Laurent Labbe recently finished Ironman Nice, a long course triathlon that boasts swimming in the Mediterranean Sea, biking in the Alps, and running along the French Riviera in Nice’s historic waterfront. While the beautiful venue made the race enjoyable, Nice was even more special for Laurent. It confirmed an Ironman triathlon hydration and nutrition plan he had been working to develop.
Disappointment at Ironman Vietnam
Before diving into the story from Nice, let’s go back a little less than two months to Vietnam. It was here that Laurent competed in Ironman 70.3 Vietnam, his 10th long course triathlon.
Following a disappointing race at Ironman Vietnam, Laurent determined to come up with a better approach to nutrition and hydration for an ironman triathlon. Regarding Ironman Vietnam, Laurent said:
“The bike part was a little bit slower than I had planned, but the running was the worst leg. It was very hot. The temperature at the start of the swim was 29⁰C (84⁰F) and 35⁰C (95⁰F) during the run. I didn’t manage it well. I was overheated and the only way I found to complete the run was to put water on me every 2 km (1.25 mile) to cool down.”
Laurent had anticipated the heat. He had prepared an adequate amount of water to carry on the bike. He also carried a cereal-based energy bar to eat about halfway through the bike course.
However, he had not included any sports drink with electrolytes. This was his first mistake. He also forgot to eat the cereal bar during the bike leg until much later than planned.
The consequence of not consuming a sports drink with its electrolytes on the bike became especially evident when he got to the run. While his body craved the electrolytes, he found the sports drinks provided by the race organizers to be “disgusting”.
And, when he tried to make up for not eating early enough on the bike by consuming bananas and gels during the run, his stomach revolted.
An Incentive for a New Ironman Triathlon Hydration and Nutrition Plan
Laurent is not alone in forgetting to eat on the bike during an Ironman triathlon. I have lost count of the number of stories of triathletes who were so caught up in the excitement of a race that they forgot to eat or drink until it was too late. As a result, they “bonked” or at least hurt their performance on the run. Maybe it’s happened to you.
With this not-so-pleasant experience in Vietnam, Laurent was determined to finding a better approach to hydration and nutrition for his next race in Nice, France. The challenge was that he had less than two months.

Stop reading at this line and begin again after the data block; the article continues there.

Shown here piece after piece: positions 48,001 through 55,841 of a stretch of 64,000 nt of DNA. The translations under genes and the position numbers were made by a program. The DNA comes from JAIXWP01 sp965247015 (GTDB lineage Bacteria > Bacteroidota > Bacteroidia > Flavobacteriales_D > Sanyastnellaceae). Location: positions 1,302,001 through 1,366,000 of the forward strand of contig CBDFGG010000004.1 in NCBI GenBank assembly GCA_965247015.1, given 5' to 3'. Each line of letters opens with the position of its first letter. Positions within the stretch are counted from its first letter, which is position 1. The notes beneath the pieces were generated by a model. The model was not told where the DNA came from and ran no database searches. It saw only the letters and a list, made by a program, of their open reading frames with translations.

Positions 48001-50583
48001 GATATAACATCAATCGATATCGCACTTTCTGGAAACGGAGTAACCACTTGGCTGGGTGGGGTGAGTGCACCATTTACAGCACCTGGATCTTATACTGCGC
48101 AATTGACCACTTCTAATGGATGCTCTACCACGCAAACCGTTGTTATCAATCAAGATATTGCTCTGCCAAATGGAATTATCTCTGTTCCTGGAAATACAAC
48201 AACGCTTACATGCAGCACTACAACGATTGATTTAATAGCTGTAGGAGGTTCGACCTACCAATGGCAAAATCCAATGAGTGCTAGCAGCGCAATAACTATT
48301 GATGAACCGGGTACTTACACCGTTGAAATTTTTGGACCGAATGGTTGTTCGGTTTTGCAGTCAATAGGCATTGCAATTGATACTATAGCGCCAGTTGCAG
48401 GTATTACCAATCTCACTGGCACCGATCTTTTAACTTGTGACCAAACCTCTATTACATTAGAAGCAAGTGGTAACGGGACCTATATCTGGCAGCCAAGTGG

Hydration and Nutrition Plan for Ironman Nice
With the memory of Vietnam fresh in his mind, Laurent stayed focused on developing his race plan for Ironman Nice. He reflected on his experience in training and racing, spoke with other triathletes, scoured the internet, and tested various nutrition and hydration products.
In looking back on the Nice triathlon, he was able to say with a smile, “It seems that all the preparation and, this time, the race management was right”.
So, what was the race plan that made such a big difference?
Let’s start by looking in on Laurent a few days before the Nice triathlon while he was putting the final touches on his plan.
A Pre-Race Test of the Plan
During the week before the race, Laurent rented a bike and he and his son road to the top of Le Mont Ventoux, one of the most famous portions of the Tour de France.
He used this ride to test a bike computer having a screen large enough for him to continuously monitor his heart rate and to watch the time so that he would eat and drink at precise intervals.
It became clear to Laurent during this ride that without a clock his perception of time was wildly inaccurate. However, by maintaining a heart rate within the aerobic zone and drinking a little every 10 minutes, Laurent was able to ride the 40 km (25 km) distance to its 1,909 m (6,260 ft) elevation without stopping.